History Students Unearth Historic Letter to JFK
By Katharine Webster
It was a “Eureka!” moment for two history students researching Portuguese immigration to Lowell for an award-winning museum exhibit.
Kady Phelps and Molly Mahoney were sorting through documents at the John F. Kennedy Presidential Library in Boston a year ago when they discovered a 1958 letter from Firmo Correa, a leader in Lowell’s Portuguese community, to Kennedy, then a U.S. senator.
Correa asked Kennedy to help lift strict limits on Portuguese immigration so that refugees from a natural disaster – the eruption of Capelinhos Volcano and continuing earthquakes on Faial Island in the Azores – could enter the United States. Correa wrote movingly of the island’s destruction and the refugees’ starvation and suffering, signing himself “your humble Portuguese friend.”
Kennedy and Sen. John Pastore of Rhode Island co-sponsored the Azorean Refugee Act of 1958, which passed within months and was renewed in 1960. Some 12,000 people arrived under the act, and most settled in New England mill towns like Lowell that had well-established Portuguese communities.
But no one knew what had prompted Kennedy to act – until Phelps and Mahoney found the letter.
“We knew we had something unique,” says Mahoney, a senior history major in the bachelor’s-to-master’s program. “Nobody had known about this letter, and we knew the community would want to know.”
Sure enough, when the exhibit premiered at the Boott Cotton Mills Museum in December for a conference on Portuguese migration and mill work, several people from Lowell told Phelps and Mahoney that they’d known Correa – but he’d never mentioned writing to Kennedy.
Phelps and Mahoney won the Excellence in Students Cultural Heritage Award for the exhibit from the Lowell National Historical Park and the Lowell Heritage Partnership.
The pair began by digging through 50 boxes of musty immigration records that came from Lowell City Hall. Some documents involved immigrants who were still alive. Phelps and Mahoney tried to track them down and contacted the descendants of others.
They reached out to more Portuguese-Americans through St. Anthony of Padua Catholic Church, the Portuguese American Civic League, the Holy Ghost Society, social clubs and businesses. And they continued their archival research at the Center for Lowell History, City Hall and the JFK Library – where Correa’s letter crystalized their ideas for the exhibit.
“We knew we wanted to focus on people’s personal histories and relate them to broader themes,” Mahoney says.
“We didn’t want to retell the story of the mills,” adds Phelps ’17, who will complete her master’s in history this May.
For Phelps, the project also offered a chance to further explore her family history. Her maternal great-grandparents, Manuel and Hilda Pestana, were among the earliest wave of immigrants to Lowell, arriving in 1910 from the Madeira Islands. One of their sons, Phelps’ grandfather Henry Pestana, began working in the mills at age 16 and eventually became a warp rigger.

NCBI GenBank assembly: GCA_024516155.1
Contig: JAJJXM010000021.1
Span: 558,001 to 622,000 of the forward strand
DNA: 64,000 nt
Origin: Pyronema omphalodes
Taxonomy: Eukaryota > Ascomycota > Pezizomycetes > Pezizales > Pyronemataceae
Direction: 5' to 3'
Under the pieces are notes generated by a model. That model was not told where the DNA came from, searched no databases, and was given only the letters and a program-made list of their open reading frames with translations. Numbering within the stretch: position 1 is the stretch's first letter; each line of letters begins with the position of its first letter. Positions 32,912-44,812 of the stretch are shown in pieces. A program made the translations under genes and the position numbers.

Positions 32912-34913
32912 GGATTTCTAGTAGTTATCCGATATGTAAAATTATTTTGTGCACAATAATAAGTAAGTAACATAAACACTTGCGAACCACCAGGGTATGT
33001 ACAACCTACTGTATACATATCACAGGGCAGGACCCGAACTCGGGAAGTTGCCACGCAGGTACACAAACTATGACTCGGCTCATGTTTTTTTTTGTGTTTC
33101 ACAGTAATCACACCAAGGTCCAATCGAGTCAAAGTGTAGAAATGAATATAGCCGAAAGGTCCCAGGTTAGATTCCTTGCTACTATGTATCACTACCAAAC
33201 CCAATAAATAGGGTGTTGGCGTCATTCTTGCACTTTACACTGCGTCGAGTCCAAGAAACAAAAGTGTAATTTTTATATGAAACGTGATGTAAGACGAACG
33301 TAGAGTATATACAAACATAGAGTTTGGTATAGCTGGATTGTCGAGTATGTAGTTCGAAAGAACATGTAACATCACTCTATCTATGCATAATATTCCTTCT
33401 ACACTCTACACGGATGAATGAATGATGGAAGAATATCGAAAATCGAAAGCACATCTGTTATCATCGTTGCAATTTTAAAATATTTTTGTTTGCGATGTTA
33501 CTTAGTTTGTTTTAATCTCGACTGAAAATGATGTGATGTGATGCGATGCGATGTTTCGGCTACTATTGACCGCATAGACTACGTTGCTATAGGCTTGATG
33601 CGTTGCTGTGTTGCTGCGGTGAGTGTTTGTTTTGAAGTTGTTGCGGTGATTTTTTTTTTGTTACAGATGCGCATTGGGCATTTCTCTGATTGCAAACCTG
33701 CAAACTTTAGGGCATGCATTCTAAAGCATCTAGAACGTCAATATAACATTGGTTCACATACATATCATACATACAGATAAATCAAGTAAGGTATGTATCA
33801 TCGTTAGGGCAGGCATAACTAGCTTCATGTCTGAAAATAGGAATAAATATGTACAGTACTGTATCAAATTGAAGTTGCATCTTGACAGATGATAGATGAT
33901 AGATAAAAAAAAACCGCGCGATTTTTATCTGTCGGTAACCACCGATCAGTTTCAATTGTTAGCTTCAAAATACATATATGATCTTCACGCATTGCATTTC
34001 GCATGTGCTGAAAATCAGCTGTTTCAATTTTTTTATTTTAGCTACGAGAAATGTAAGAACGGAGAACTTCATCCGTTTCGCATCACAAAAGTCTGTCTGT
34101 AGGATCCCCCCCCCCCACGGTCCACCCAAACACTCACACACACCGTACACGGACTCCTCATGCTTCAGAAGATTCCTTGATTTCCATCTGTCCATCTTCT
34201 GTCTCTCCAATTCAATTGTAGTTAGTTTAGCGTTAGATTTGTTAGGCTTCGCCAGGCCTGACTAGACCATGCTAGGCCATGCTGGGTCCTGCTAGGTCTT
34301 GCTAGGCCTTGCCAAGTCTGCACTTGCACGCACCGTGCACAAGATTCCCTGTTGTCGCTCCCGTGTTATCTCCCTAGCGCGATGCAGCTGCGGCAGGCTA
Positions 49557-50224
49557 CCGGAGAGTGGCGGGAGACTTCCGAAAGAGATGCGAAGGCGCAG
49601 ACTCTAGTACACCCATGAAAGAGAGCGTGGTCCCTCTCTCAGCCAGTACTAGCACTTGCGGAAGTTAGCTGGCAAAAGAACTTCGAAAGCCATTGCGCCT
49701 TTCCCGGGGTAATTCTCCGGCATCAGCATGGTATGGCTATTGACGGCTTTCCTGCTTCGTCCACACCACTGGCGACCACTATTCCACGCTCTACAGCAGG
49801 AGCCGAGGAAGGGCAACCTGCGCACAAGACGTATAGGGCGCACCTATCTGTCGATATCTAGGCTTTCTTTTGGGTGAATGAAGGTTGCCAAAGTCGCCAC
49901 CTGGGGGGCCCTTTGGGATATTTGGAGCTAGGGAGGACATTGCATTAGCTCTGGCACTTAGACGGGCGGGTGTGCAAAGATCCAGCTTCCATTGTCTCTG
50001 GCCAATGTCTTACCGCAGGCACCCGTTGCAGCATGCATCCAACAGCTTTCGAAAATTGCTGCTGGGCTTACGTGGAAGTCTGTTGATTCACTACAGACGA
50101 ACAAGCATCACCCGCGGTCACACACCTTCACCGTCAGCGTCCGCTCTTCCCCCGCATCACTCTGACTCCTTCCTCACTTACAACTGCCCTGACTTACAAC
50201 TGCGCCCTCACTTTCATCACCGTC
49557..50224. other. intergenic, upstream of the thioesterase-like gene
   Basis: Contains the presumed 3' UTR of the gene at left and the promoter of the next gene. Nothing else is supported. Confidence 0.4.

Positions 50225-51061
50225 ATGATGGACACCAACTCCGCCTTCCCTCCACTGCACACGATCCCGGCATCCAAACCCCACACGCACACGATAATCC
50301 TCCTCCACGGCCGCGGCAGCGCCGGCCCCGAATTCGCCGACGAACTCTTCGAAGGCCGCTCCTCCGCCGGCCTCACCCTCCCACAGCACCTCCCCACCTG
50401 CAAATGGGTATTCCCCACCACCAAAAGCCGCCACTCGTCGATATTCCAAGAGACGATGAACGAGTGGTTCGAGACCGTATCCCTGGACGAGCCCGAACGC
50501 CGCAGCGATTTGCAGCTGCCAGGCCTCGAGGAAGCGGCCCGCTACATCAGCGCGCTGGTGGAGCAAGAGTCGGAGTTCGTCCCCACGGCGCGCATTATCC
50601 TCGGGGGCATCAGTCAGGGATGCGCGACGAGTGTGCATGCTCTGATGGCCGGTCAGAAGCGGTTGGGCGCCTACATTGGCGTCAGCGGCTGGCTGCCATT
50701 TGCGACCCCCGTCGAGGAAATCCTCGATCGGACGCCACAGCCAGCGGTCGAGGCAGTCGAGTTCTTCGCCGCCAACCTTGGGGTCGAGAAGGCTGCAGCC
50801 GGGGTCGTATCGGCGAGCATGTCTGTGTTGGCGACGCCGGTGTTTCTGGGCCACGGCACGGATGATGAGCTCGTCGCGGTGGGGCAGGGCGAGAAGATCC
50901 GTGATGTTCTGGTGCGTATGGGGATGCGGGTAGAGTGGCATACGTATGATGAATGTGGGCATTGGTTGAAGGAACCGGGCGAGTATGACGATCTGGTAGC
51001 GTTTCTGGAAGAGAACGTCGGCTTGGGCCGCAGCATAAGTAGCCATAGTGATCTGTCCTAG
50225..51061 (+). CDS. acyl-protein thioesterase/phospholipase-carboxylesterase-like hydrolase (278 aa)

Henry Pestana also was an enthusiastic amateur historian, Phelps says. He contributed a chapter to University Historian Mary Blewett’s book “The Last Generation: Work and Life in the Textile Mills of Lowell,” and in retirement he helped the staff of the newly opened Lowell National Historical Park figure out how to get the looms running in the Boott Cotton Mills Museum, then became a permanent volunteer.
He also documented his family’s life in his diary and thousands of photos, a few of which are included in one of the exhibit panels.
“He was an antiquarian of his time,” says Phelps. “His love of history became a godsend. It’s a historian’s dream.”
Mahoney, who grew up in Lowell, also uncovered a family connection. When discussing the project with her father, she learned that his longtime friend Celestino “Sal” Caires was Portuguese. One of Sal’s nephews had assembled a family history in photos, documents and newspaper clippings – and handed Mahoney and Phelps the entire binder. The Caires family story became another panel.
“Professor Forrant told us we were history detectives. I thought that was really cool,” Mahoney says. “He gave us a lot of freedom.”
Lowell’s Portuguese-American community turned out in force for the formal opening of the exhibit in University Crossing in February. The exhibit will remain there until the end of March and then go to UMass Dartmouth, which houses the Center for Portuguese Studies and Culture and the Ferreira-Mendes Portuguese American Archives. It will also be displayed at the Lowell Folk Festival this summer.
Mahoney hopes it will find a permanent home at the Boott Cotton Mills Museum, where she attended summer camp for years and began volunteering when she was 13 – and where she plans to work as a museum teacher after graduation.
Phelps, who volunteers for the Concord Museum, hopes to work there after she completes her master’s degree in December. Creating the Portuguese exhibit was great experience, she says.
“This allowed us to work with primary sources,” she says. “And it confirmed for me that I love museum work.”